This is Hanan. She lives in a large city in southern Turkey, where she has started a home-based catering business. At 46 years old, she has started this business out of necessity. While Hanan has always been fearful of failing as an entrepreneur, she is excited to see her business growing to the point where she is considering financing a new, more efficient oven.
Her husband does not want her to purchase an oven. He tries to remain involved in the day-to-day operations because he does not think she is capable of managing the finances on her own and wants to ensure she does not make risky purchase decisions. Despite gaining confidence by managing her business’ finances and operations, Hanan remains concerned that she will make a costly mistake or, as her husband fears, that the business could fail.
Hanan is also worried that people outside her family will judge her for having a financial account or taking a loan to purchase a new oven for her business, but she will do anything to support her family and secure their livelihood. Despite her concerns, she began looking into banking services. Initially, she was only interested in Islamic financial products, but recently she has been speaking with a trusted bank employee to learn about other types of loans and compare costs.
Hanan is not a real person. She is a composite persona based on over 120 interviews conducted in southeastern Turkey. Yet her story is very real.
It represents the experiences of a subset of women whose multi-dimensional backgrounds and influences impact the way they use financial services. Stories like Hanan’s are often lost when the development community treats “women entrepreneurs” as one homogenous group. Women are sometimes segmented based on limited demographics, the size of their business, or whether they are entrepreneurs of necessity or choice. But within these broad categories, the financial inclusion community must challenge itself to better understand women clients and beneficiaries.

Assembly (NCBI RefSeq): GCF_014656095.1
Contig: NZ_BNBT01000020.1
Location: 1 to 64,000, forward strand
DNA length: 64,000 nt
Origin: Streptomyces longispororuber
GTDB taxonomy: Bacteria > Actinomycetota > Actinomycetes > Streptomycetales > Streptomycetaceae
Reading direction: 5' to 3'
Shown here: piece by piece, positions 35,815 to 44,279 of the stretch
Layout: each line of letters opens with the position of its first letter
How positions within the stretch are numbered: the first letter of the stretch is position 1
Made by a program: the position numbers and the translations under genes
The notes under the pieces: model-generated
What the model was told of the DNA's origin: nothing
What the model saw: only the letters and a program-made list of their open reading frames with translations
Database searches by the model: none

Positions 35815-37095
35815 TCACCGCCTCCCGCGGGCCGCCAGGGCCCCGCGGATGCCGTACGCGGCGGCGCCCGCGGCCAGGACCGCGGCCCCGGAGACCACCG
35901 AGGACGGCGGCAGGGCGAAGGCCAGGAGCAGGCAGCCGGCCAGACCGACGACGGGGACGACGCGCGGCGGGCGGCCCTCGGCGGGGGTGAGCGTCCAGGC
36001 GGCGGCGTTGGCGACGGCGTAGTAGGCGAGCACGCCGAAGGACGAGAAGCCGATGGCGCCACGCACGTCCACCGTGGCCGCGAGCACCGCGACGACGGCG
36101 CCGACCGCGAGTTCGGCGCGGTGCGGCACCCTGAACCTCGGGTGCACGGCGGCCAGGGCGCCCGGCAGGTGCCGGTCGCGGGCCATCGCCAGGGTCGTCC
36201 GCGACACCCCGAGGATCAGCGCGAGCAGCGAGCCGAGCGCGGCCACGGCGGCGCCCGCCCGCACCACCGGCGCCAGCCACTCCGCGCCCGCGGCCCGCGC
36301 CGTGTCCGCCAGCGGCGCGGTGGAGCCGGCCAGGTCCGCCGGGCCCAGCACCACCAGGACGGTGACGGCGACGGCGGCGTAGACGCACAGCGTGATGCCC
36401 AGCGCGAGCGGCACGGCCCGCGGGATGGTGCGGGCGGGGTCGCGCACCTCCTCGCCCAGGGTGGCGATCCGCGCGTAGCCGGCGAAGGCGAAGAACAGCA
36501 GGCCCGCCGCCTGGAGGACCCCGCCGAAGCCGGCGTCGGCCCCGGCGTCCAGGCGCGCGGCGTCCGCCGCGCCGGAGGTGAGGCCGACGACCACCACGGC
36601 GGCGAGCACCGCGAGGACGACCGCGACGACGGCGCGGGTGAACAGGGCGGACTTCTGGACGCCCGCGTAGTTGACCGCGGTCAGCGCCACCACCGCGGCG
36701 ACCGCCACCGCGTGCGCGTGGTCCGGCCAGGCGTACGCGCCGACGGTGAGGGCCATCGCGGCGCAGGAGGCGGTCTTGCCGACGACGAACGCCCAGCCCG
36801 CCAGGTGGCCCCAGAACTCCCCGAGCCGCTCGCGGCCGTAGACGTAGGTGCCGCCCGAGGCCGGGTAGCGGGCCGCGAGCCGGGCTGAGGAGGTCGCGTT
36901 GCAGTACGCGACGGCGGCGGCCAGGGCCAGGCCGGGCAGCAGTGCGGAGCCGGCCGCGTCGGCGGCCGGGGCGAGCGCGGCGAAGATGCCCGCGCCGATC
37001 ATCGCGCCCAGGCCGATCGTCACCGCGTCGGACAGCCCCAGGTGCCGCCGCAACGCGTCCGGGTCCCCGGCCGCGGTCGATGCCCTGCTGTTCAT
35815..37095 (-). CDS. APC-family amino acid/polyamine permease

Personas are one way to achieve a deeper understanding and more nuanced segmentation. They can be used to reflect not only important demographic information but also the social norms that influence how women use financial services. Instead of describing women entrepreneurs only in terms of capital constraints or business acumen, for example, this type of persona can situate women within the web of motivations, needs, pain points, backgrounds and influencers that impact their use of particular financial services.
However, personas rarely reflect social norms. Funders often conduct gender analyses before designing financial interventions or products, but few examine the impact of social norms in these analyses or employ social norms diagnostics in financial inclusion programming. Gender analyses may point out low rates of women’s financial inclusion or employment, together with data regarding practices such as early marriage, fertility rates, or sector segregation in employment, to name a few. However, detailing the normative drivers of particular outcomes with a diagnostic is an additional layer.